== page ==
The forthcoming royal nuptials of Prince William and Kate Middleton may not be stirring up much excitement at Thinq Towers, but it's helping to fuel a boom in dodgy goods, with counterfeit bling and tasteless tat of dubious provenance being peddled online.
One of the more peculiar offerings doing the rounds at the moment comes from a company by the name of Guandong Enterprises. It's a mug commemorating the "fairytale romantic union of all the centuries" - but look closer, and you'll notice that the picture of the prince in question is Harry, not Wills. Not exactly what Ms Middleton has in mind when she walks down the aisle, we reckon.
We're not entirely convinced the ad isn't either a clever money-making ruse or a deliberate spoof, but the site's PayPal payment page looks kosher enough. But as the company says, "You are welcome to purchase now to avoid disappointment and regret."
Unsurprisingly, Guandong is careful to note that the bone china bodge is "not supplied to, or approved by, Prince William of Wales, Catherine Middleton or any member of the Royal Family".
Another undoubtedly unofficial souvenir that's likely to cause sighs of a very different nature is the commemorative 'Crown Jewels: Condoms of Distinction'.
"Combining the strength of a Prince with the yielding sensitivity of a Princess-to-be," claims the site. "Crown Jewels condoms promise a royal union of pleasure." And just to get you in the mood for love, there's a picture of the happy couple on the packet.
Those in search of the "King amongst condoms" can buy them here - assuming, that is, you think the prospect of gazing at the fizzogs of the future king and his lady is exactly what you need at bedtime. If not, there's always artist Lydia Leith's commemorative Royal Wedding sick bag.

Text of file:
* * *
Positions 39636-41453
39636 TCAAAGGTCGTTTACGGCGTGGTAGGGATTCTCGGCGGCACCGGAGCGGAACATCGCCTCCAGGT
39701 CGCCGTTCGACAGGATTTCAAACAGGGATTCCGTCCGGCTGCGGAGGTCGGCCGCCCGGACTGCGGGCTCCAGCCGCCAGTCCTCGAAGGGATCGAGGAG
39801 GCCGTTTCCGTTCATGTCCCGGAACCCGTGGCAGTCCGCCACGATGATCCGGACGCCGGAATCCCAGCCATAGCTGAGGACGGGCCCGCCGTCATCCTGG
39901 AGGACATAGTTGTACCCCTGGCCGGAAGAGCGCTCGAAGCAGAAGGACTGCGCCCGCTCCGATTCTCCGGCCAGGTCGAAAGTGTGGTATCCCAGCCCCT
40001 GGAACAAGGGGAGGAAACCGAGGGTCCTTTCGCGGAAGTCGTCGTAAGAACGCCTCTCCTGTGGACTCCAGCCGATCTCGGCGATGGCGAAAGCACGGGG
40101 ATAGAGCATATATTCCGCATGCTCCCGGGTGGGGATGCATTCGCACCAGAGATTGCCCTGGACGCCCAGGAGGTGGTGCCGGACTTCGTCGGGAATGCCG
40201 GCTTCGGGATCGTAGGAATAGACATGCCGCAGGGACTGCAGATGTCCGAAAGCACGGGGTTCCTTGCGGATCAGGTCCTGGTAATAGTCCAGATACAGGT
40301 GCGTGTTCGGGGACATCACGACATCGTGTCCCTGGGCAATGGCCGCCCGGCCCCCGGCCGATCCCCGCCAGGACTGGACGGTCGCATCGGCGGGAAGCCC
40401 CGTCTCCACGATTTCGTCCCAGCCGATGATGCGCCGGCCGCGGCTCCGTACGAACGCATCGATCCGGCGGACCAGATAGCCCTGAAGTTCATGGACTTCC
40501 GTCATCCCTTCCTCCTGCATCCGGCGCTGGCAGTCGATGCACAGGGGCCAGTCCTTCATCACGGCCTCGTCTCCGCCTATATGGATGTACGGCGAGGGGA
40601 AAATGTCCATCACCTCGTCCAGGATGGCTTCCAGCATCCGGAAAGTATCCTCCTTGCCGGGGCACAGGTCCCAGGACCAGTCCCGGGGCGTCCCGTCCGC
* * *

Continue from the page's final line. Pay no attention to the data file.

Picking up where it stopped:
Still, the prospect of an extra day off to 'enjoy' the ceremony on 29th April seems to have garnered some enthusiasm among the British public - but the event could provide a still bigger massive boost to the UK economy.
In January, the UK's Centre for Retail Research estimated that the royal wedding would boost the country's coffers by more than half a billion pounds, with souvenirs accounting for £222 million.
The lucrative market in 'official' souvenirs is heavily protected by UK law. Royal crests and insignias are protected by trademark legislation, while images of the royal couple will frequently be subject to copyright. Even so, the rich pickings available have produced a booming black market in countries renowned for a more lax enforcement of intellectual property.
Back in December, a Chinese manufacturer was reported to be selling knock-off copies of Kate Middleton's diamond-and-sapphire engagement ring, originally bought in 1981 for William's mother, the Princess of Wales, at a cost of £28,000.
Made from unspecified metal alloys, and boasting zircon stones, the cut-price bling changed hands for as little as $3.
The total value of the online trade in counterfeit goods is hotly disputed, and is reckoned to be worth anything up $250 billion annually, with some of the fakes being more credible than others.
On Tuesday, search giant Google pledged to step up its efforts to crack down on counterfeit goods, promising to respond to complaints involving fake sellers using its AdWords system within 24 hours.